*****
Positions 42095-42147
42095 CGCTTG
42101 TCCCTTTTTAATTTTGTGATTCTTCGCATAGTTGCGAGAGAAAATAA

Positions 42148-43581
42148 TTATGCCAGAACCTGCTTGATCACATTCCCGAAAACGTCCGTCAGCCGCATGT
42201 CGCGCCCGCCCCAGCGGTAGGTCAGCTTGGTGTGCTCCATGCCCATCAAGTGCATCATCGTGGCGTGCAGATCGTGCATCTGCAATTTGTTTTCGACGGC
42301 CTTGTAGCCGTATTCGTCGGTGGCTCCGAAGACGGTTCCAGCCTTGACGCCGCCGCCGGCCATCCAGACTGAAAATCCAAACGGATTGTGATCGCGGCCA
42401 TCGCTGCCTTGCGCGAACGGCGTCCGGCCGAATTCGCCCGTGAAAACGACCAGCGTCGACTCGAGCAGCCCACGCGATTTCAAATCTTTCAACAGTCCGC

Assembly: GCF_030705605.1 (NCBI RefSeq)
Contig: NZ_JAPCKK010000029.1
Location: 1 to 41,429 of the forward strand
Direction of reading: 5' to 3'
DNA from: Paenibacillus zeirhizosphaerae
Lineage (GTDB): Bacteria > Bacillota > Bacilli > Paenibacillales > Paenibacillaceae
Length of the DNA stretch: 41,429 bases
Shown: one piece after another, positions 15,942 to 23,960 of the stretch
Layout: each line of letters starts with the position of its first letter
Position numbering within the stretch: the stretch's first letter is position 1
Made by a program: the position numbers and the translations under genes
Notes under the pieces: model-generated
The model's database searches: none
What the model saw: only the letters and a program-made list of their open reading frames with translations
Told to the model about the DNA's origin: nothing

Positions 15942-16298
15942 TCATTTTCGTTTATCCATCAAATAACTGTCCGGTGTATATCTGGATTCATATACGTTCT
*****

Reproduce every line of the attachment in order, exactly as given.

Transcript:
Positions 42095-42147
42095 CGCTTG
42101 TCCCTTTTTAATTTTGTGATTCTTCGCATAGTTGCGAGAGAAAATAA

Positions 42148-43581
42148 TTATGCCAGAACCTGCTTGATCACATTCCCGAAAACGTCCGTCAGCCGCATGT
42201 CGCGCCCGCCCCAGCGGTAGGTCAGCTTGGTGTGCTCCATGCCCATCAAGTGCATCATCGTGGCGTGCAGATCGTGCATCTGCAATTTGTTTTCGACGGC
42301 CTTGTAGCCGTATTCGTCGGTGGCTCCGAAGACGGTTCCAGCCTTGACGCCGCCGCCGGCCATCCAGACTGAAAATCCAAACGGATTGTGATCGCGGCCA
42401 TCGCTGCCTTGCGCGAACGGCGTCCGGCCGAATTCGCCCGTGAAAACGACCAGCGTCGACTCGAGCAGCCCACGCGATTTCAAATCTTTCAACAGTCCGC

Assembly: GCF_030705605.1 (NCBI RefSeq)
Contig: NZ_JAPCKK010000029.1
Location: 1 to 41,429 of the forward strand
Direction of reading: 5' to 3'
DNA from: Paenibacillus zeirhizosphaerae
Lineage (GTDB): Bacteria > Bacillota > Bacilli > Paenibacillales > Paenibacillaceae
Length of the DNA stretch: 41,429 bases
Shown: one piece after another, positions 15,942 to 23,960 of the stretch
Layout: each line of letters starts with the position of its first letter
Position numbering within the stretch: the stretch's first letter is position 1
Made by a program: the position numbers and the translations under genes
Notes under the pieces: model-generated
The model's database searches: none
What the model saw: only the letters and a program-made list of their open reading frames with translations
Told to the model about the DNA's origin: nothing

Positions 15942-16298
15942 TCATTTTCGTTTATCCATCAAATAACTGTCCGGTGTATATCTGGATTCATATACGTTCT